My dire prediction for the housing market is based on two recent developments. First is B of A's nationwide suspension of foreclosures. Expect this to spread until all foreclosures are halted for some indeterminate period. At issue is documentation, and whether anyone attempting to seize a house actually has the secured interest needed to legally foreclose.
This impacts not only pending and future foreclosures, but completed foreclosures. Also hit hard are past and pending purchases of foreclosed homes. If you bought a foreclosed home in the last couple of years, it's quite possible that the foreclosure wasn't properly documented, and title may now be in question. Among other things, this will develop into a title insurance crisis that could take years to resolve.
The second big development is the Countrywide Mortgage class action lawsuit. Among the many claims, plaintiffs have asserted that Countrywide and various retail lenders who wrote Countrywide paper deliberately shopped for high appraisals in order to overvalue properties. This will be easy to prove, as everyone familiar with this mess knows that "optimistic" appraisals have been used industry wide for at least the last decade.
That's called fraud. Every real estate transaction in America over the last 10-15 years is now in question, tainted by this universal practice. Many homes have changed hands two or three times in this time period, and every buyer has paid too much. They've been defrauded.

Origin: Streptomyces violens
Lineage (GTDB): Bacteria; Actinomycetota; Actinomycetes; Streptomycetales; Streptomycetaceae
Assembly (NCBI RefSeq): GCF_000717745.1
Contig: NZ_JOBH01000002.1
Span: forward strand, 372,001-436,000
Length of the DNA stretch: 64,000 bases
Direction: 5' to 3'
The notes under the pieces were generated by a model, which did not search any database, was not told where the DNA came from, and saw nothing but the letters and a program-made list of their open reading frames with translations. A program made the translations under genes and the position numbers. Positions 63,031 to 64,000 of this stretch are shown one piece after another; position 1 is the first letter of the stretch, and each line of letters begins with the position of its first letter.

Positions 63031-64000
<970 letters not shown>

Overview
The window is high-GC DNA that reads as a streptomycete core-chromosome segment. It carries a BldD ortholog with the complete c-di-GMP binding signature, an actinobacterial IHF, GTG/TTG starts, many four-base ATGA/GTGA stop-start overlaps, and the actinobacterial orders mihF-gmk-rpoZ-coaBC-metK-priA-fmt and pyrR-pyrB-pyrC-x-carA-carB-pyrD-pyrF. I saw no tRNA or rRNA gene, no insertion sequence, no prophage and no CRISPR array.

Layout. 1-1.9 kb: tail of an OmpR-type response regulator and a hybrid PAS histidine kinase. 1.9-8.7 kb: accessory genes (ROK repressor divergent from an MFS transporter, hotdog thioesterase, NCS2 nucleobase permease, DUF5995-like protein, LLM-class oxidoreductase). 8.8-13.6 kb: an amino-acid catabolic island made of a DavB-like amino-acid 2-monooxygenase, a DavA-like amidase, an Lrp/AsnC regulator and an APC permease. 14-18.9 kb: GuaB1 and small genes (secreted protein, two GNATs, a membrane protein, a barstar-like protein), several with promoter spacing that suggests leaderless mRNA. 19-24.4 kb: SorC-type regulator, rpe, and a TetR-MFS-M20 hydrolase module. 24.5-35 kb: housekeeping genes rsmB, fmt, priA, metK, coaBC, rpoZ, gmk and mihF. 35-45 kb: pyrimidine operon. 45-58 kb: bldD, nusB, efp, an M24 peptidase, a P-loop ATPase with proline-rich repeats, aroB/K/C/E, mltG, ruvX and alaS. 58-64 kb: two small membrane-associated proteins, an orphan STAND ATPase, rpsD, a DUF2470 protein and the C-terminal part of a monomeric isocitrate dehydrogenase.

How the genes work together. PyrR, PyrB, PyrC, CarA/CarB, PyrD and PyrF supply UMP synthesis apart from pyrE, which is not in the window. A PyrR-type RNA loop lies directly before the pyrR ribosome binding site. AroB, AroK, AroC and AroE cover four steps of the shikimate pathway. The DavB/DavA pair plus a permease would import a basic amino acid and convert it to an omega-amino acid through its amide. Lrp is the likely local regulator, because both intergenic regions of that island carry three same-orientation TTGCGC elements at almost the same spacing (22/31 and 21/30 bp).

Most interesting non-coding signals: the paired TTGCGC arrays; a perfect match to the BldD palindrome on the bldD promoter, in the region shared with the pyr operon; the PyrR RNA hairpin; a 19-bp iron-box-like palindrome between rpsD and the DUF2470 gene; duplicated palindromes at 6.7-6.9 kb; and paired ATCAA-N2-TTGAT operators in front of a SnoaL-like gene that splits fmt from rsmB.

There's no statute of limitations on fraud, nor can such liabilities be discharged in a bankruptcy.
It's easy to demonize and marginalize subprime borrowers who can't pay their mortgage. But, how do you dismiss someone who did everything right, paid his loan on time every month but who was overcharged for his house? When those people realizes what happened, they'll sue. And they're sympathetic victims. Virtually every realtor, every appraiser, every mortgage broker and every bank in the country participated in this fraud, many knowingly and the rest looking hard in the opposite direction.
As this sinks in, the next realization is that the government was a willing participant. Government regulators looked the other way as taxes poured in from the incomes and purchases of contractors, realtors, appraisers, mortgage brokers and bankers, and from capital gains. Our government knowingly caused the mess, and was on the take from day one.
I expect a total loss of faith to follow on the heels of these revelations, and I doubt they can keep a lid on this until the election.